Managing IP Risks
While it is common to hear that a large part of an organization’s value is associated with its IP, it is uncommon to see much effort spent on actually reviewing that IP during the due diligence phase of M&A or tech transfer activities. Typical commercial contracts rely on post-transaction remedies in the form of reps and warranties. In the extreme a failure to sufficiently inspect the IP ahead of closure may mean failure of the transaction.
In the case of later uncertainty over the contents of the IP package expensive post-transaction project-recovery is likely.
Cubicibuc believes that a better approach is to take the time to review the package of IP (patents, know-how, design documents, manufacturing instructions etc) ahead of the transaction itself to ensure all the necessary components are present, and that the total package fits with the identified gap in the organisation’s IP strategy.
Managing the risks of IP transfer during transactions
In the absence of a pragmatic, technically driven IP due diligence process, gaps in the IP package typically lead to costly project-recovery exercises which add costs to the process and delay any potential integration.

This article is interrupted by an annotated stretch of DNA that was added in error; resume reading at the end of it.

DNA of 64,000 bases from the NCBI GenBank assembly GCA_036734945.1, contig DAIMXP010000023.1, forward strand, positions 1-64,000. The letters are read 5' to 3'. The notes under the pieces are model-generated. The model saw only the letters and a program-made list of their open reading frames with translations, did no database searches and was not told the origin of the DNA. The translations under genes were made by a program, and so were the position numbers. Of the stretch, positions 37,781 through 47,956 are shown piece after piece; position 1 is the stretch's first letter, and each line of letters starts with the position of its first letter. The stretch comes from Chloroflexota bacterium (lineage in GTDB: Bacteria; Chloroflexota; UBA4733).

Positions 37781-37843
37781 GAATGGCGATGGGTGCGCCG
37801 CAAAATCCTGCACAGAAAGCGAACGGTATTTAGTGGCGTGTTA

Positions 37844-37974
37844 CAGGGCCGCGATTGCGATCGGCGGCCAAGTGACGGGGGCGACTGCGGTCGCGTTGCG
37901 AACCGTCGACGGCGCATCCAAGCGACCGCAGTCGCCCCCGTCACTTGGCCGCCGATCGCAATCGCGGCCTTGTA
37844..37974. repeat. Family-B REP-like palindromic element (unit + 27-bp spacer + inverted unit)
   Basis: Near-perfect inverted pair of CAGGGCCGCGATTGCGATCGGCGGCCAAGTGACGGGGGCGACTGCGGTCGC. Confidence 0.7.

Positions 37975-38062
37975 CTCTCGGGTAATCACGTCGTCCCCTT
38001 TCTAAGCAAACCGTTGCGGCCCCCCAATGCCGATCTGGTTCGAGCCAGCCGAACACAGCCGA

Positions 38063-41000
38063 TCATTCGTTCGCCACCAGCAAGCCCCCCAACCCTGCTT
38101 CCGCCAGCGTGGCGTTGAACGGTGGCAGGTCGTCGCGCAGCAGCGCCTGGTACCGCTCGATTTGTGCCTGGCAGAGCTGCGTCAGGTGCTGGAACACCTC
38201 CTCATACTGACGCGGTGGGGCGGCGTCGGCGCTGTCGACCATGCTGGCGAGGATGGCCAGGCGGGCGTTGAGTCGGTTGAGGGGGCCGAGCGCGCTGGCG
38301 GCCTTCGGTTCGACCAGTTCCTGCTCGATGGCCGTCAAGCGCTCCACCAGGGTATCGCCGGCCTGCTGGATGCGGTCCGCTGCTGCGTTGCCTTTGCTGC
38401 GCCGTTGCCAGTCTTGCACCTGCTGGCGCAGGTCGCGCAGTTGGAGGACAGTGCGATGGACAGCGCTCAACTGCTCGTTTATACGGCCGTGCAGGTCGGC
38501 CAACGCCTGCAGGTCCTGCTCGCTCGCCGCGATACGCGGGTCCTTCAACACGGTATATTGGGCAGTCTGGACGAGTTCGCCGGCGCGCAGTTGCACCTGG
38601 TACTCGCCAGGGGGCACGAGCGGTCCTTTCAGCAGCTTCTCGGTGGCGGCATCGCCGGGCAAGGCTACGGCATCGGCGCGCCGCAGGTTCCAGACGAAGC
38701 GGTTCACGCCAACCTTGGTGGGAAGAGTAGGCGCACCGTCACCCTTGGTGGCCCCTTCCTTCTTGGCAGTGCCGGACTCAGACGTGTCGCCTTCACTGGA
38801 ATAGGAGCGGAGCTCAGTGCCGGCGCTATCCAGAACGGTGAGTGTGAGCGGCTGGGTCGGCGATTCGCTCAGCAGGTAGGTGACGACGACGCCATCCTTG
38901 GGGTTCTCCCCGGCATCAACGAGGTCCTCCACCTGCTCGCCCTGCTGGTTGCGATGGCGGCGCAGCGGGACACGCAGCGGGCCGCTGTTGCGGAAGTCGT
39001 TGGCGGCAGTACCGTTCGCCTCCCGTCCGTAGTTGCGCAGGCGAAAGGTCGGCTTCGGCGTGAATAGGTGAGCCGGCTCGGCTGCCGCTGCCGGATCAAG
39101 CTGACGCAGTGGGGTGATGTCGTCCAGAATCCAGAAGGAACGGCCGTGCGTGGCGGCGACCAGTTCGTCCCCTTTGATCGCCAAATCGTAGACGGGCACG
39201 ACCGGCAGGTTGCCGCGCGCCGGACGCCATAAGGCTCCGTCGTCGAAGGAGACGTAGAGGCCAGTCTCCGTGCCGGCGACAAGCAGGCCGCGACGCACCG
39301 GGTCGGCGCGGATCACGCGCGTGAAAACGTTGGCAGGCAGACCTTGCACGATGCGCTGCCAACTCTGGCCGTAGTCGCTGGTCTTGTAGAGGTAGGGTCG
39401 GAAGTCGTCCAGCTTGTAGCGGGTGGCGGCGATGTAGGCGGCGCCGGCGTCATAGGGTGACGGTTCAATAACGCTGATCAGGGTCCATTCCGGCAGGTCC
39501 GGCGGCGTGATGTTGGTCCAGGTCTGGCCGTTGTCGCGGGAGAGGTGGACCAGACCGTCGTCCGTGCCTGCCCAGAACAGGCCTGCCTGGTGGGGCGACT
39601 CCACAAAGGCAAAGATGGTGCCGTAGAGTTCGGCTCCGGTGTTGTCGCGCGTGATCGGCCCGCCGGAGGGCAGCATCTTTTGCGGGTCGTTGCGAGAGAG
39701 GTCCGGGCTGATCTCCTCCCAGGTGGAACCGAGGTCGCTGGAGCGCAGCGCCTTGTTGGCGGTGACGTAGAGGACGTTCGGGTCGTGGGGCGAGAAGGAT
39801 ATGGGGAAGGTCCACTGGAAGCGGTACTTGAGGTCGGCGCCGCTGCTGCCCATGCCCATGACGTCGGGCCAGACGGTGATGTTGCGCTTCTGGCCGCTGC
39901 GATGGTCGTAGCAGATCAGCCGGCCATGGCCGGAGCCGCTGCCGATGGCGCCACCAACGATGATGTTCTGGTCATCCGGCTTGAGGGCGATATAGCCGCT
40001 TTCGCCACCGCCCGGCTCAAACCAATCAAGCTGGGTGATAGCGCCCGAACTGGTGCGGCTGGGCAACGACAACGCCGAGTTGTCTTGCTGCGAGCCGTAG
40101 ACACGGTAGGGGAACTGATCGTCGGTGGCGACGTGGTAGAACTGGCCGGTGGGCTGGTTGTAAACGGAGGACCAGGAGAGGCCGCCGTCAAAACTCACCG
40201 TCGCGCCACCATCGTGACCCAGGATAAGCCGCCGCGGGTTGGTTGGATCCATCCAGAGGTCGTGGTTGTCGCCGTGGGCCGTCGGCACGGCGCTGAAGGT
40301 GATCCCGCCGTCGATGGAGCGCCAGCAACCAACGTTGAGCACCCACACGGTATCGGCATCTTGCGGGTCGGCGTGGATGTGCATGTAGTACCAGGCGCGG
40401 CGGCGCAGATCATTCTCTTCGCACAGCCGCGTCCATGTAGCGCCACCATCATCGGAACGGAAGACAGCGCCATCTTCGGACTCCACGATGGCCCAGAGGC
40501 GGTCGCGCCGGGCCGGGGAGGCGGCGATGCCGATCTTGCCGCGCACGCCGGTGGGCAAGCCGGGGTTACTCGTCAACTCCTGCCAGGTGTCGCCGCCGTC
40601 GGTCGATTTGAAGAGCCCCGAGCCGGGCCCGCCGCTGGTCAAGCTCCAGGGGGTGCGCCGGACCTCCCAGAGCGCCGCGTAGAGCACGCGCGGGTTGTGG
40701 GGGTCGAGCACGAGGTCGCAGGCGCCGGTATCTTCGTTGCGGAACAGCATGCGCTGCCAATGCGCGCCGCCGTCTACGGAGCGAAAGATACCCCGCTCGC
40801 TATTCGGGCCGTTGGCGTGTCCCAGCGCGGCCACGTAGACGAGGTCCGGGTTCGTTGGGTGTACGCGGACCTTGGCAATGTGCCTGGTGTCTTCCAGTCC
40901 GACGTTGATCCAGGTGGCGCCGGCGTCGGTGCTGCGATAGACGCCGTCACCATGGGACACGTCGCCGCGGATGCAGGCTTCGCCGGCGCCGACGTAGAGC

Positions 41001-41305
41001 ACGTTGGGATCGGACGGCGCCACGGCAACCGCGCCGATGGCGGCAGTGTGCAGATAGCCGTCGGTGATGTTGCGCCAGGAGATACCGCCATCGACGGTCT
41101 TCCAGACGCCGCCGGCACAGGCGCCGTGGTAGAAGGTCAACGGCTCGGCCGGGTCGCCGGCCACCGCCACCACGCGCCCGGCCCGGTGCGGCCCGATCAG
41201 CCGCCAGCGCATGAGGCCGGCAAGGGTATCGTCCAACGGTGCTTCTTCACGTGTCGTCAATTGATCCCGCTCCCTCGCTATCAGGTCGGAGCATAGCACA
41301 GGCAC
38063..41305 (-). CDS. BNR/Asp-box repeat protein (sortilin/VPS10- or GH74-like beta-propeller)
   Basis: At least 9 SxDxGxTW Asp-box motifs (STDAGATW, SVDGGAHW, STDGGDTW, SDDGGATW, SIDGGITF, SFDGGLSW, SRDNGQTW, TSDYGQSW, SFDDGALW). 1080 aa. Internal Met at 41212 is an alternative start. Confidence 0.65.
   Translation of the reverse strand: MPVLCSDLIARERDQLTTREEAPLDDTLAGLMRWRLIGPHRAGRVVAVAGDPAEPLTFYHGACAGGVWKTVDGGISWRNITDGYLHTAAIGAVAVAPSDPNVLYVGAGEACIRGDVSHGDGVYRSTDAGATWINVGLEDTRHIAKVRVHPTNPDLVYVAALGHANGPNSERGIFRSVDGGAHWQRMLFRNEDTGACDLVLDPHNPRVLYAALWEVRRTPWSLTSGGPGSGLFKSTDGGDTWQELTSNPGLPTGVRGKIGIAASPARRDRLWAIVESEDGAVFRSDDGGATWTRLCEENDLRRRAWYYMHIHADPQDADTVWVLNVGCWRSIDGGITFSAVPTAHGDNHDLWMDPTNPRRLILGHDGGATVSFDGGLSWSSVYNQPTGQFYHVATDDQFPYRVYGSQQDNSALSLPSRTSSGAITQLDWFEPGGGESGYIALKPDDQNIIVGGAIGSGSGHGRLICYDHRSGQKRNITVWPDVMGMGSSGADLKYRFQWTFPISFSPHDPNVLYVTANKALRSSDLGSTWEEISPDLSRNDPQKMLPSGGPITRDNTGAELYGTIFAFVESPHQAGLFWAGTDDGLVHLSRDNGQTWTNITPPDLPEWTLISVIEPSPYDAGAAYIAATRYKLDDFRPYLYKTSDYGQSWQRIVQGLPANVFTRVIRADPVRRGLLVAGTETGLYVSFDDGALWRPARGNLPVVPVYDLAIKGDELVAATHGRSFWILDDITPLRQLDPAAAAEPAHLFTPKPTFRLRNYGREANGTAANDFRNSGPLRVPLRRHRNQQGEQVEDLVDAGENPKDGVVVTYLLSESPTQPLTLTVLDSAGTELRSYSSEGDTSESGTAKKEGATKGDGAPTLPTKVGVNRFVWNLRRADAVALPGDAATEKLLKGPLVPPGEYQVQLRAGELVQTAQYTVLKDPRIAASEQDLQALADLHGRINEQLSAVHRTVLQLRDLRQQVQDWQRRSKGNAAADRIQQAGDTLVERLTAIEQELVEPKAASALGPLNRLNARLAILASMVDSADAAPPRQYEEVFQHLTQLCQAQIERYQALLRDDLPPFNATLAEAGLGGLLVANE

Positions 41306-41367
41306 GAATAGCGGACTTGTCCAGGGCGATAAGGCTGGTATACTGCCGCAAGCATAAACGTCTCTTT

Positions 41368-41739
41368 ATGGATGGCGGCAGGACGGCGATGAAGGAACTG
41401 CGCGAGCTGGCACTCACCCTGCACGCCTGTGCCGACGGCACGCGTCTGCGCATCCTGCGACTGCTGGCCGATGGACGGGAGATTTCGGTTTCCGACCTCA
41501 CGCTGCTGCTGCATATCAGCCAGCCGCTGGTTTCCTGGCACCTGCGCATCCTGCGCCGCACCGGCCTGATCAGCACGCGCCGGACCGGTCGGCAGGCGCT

When an organisation considers importing IP from any source, and by any means – licensing, acquisition or partnership – the importing organisation must be sure that all necessary and sufficient IP elements are present.
It is vital that an independent check of the kit of parts is performed. All component, instructions and know-how for the intended use need to be reviewed and independently verified.
Cubicibuc – IP Assurance
IP Assurance, as it is sometimes known, allows both seller and buyer to benefit from an independent review of the package of IP.
For a seller / IP owner such an analysis ensures the right package of IP is transfers – to reduce the risk of future claims – but only the necessary IP, nothing more. A seller may also be able to demonstrate the value of the IP when it is packages well.
For a buyer the risk of acquiring IP with missing components is reduced, hence allowing the buyers ability to integrate the solutions more quickly. The buyer also has the comfort that the IP has been independently verified.
“The success or failure of an acquisition lies in the nuts and bolts of integration. To foresee how integration will play out, we must be able to describe exactly what we are buying”
(Harvard Business Review – March 2011).